Materialism and Commodifcation of Delegacy: A Political Economy of Vote Buying/Selling In 2014 Pdp Governorship Primary in Nasarawa State, Nigeria (Published)
Party politics in Nigeria is essentially a market scenario whereof political power, patronage and votes are objects of economic transaction. Driven by the logic of materialism and opportunism, the average Nigerian politician sees politics as a premium investment as well as an avenue for material accumulation and aggrandizement. Partisan relations in this context are characteristically commoditized in such a manner that passes for buying and selling of electoral patronage and votes. This paper examines this trend with particular reference to the 2014 PDP primary election in Nasarawa State. By way of a purposive survey conducted on a cross-section of delegates to the 2014 PDP primary elections in the State, the paper observes that vote buying/selling played a significant role in determining the outcome of the elections. The paper reveals that most of the delegates were approached with pecuniary offers by agents of political aspirants in a bid to influence their voting choices. Although there was no ample empirical evidence to prove that the delegates were actually compromised in the process, circumstantial evidence suggests that some of the delegates must have voted based on material inducement. The paper thus submits that vote buying/selling is an important determinant of electoral victory in primary elections in Nigeria. More empirical studies are required in other parts of the country to validate the findings of this study.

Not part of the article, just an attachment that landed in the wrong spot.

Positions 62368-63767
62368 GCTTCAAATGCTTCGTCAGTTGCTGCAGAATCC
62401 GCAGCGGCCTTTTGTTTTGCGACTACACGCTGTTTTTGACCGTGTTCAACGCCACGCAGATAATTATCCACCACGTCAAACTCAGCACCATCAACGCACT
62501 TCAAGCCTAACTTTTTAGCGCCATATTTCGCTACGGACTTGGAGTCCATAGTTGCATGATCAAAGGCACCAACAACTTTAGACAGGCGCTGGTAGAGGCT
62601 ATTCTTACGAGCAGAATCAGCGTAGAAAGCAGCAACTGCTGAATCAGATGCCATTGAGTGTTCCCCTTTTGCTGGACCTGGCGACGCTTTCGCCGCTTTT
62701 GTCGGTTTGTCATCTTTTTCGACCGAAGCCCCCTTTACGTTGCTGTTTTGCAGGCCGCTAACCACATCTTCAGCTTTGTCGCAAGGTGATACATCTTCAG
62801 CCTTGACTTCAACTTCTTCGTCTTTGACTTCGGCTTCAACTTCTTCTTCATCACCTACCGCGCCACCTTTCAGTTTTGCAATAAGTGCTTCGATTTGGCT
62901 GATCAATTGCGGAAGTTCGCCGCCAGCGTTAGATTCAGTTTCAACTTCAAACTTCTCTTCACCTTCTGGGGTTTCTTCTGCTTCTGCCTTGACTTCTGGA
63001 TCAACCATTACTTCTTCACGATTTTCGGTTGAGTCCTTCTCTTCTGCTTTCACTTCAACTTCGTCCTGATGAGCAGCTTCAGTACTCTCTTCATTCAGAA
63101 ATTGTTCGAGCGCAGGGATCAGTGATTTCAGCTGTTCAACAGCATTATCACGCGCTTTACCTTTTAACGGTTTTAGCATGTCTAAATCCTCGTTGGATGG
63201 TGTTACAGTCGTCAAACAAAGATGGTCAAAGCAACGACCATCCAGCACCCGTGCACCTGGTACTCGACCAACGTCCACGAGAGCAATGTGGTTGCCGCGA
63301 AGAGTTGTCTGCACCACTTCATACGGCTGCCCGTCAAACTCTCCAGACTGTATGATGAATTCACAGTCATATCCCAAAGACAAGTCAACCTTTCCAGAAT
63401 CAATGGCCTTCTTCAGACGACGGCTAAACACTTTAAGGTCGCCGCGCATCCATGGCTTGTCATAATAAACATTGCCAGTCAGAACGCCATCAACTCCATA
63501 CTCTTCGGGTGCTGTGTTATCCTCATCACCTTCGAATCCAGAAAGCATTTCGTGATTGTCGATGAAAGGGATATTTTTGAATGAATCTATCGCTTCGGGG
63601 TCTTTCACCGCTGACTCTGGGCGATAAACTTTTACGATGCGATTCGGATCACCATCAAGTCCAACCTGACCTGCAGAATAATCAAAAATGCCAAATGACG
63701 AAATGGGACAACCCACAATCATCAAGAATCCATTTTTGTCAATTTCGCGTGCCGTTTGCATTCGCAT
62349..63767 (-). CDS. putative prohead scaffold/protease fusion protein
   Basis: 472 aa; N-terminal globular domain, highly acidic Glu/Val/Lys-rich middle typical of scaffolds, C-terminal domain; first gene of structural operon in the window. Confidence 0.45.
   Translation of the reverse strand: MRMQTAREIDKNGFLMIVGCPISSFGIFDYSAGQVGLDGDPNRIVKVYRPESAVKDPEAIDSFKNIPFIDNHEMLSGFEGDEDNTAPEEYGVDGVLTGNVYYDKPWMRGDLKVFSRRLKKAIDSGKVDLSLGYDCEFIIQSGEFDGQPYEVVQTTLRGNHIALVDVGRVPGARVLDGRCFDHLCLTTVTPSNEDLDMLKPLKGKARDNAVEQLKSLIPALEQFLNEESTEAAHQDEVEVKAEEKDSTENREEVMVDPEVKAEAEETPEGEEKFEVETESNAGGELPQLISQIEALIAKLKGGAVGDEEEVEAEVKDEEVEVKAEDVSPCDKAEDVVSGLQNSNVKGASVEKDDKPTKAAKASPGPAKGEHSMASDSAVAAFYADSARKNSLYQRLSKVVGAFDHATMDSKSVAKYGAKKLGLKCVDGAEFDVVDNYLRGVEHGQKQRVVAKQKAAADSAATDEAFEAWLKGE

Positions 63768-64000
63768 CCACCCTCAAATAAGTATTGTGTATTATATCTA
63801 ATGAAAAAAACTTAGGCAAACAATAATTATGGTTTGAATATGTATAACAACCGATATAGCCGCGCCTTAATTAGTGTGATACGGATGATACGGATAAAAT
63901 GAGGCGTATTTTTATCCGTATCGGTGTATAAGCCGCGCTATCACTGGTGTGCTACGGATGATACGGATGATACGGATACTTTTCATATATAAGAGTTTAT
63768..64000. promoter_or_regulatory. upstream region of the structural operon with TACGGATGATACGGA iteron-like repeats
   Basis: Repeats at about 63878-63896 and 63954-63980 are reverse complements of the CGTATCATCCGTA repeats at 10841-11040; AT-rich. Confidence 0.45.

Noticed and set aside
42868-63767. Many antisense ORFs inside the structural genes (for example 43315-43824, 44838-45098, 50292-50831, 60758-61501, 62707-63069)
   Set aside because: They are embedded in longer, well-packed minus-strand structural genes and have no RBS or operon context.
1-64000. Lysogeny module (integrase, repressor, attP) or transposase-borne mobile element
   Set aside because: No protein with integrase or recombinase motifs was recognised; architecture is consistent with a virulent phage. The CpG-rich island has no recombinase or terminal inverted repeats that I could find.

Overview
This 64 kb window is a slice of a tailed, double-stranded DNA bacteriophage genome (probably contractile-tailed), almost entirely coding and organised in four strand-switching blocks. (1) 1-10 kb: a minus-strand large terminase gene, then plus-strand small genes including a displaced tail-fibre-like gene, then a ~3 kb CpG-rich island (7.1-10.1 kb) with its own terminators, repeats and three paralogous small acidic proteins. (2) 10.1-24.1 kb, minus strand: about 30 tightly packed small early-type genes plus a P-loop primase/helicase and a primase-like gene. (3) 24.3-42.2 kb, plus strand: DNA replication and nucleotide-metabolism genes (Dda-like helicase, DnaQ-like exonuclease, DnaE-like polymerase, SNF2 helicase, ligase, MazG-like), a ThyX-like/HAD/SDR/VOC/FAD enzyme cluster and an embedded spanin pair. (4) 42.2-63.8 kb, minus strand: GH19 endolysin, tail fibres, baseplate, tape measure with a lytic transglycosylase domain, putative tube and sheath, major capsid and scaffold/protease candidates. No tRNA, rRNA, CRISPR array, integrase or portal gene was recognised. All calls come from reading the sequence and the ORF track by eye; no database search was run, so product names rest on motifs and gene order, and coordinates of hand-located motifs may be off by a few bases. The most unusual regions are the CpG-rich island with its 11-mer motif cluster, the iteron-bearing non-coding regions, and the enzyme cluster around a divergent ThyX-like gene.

Vote Buying and Voting Behavior In Indonesian Local Election: A Case In Pandeglang District (Published)
Vote buying is one of the prominent phenomena in Indonesian politics today, especially since the direct election era of 2004. This study discusses the influence of vote buying on voting behavior, by taking case in the 2011 Banten Gubernatorial Election at Pandeglang District, Banten Province. The main research questions is: does vote buying have influence to the voting behavior? Quantitative approach with Structural Equation Model (SEM) method was applied to examine the relationship between vote buying and voting behavior. The data collection was done by a survey of 400 respondents in selected 40 villages in Pandeglang District using stratified random sampling method. The results showed that: (1) socio-economic status did not significantly influence the vote buying experience among voters; (2) vote buying knowledge has negative effect to the vote buying experience; and (3) vote buying experience significantly influence voting behavior.
VOTE BUYING AND VOTING BEHAVIOR IN INDONESIAN LOCAL ELECTION: A CASE IN PANDEGLANG DISTRICT (Published)
Vote buying is one of the prominent phenomena in Indonesian politics today, especially since the direct election era of 2004. This study discusses the influence of vote buying on voting behavior, by taking case in the 2011 Banten Gubernatorial Election at Pandeglang District, Banten Province. The main research questions is: does vote buying have influence to the voting behavior? Quantitative approach with Structural Equation Model (SEM) method was applied to examine the relationship between vote buying and voting behavior. The data collection was done by a survey of 400 respondents in selected 40 villages in Pandeglang District using stratified random sampling method. The results showed that: (1) socio-economic status did not significantly influence the vote buying experience among voters; (2) vote buying knowledge has negative effect to the vote buying experience; and (3) vote buying experience significantly influence voting behavior